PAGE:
A great number of modifications of the brush of the invention are apparent to those skilled in the art without leaving the scope of the invention. Thus it is e.g. possible not to arrange the abrasive strips exactly, but only approximately radially. One such arrangement would be that of a cross where each arm is composed of two or more parallel abrasive strips. Also, a wave-shaped form is possible instead of the illustrated flat form of the abrasive strips. Besides the usual rotative working movement, a linear movement is also conceivable, e.g. a reciprocating one. Any abrasive material may be considered which is appropriate for coating suitable lamellar supports and otherwise meets the requirements of dental technique.
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|FR2439066A1||Title not available|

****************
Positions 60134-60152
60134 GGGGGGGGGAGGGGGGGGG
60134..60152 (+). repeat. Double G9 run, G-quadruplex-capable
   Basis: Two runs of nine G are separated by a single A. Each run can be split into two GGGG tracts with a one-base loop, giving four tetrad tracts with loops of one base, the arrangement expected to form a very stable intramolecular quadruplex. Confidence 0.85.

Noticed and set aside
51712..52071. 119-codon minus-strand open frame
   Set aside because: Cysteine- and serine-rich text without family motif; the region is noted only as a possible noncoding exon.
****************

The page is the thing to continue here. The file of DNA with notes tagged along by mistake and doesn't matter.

|Citing Patent||Filing date||Publication date||Applicant||Title|
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|US6964603 *||Mar 21, 2002||Nov 15, 2005||Ultradent Products, Inc.||Fiber flocked dental polishing tips|
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|US20030181154 *||Mar 21, 2002||Sep 25, 2003||Fischer Dan E.||Fiber flocked dental polishing tips|
|US20060051724 *||Sep 1, 2005||Mar 9, 2006||Sobel Kathleen G||Substrate of polishing compound for teeth and method|
|US20090042166 *||Dec 28, 2006||Feb 12, 2009||Craig Bradley D||Abrasive tool including agglomerate particles and an elastomer, and related methods|
|EP2394601A1||Jun 11, 2010||Dec 14, 2011||Intensiv SA||Tool for preparing surfaces of dental materials|
|U.S. Classification||433/165, 433/125, 15/167.1|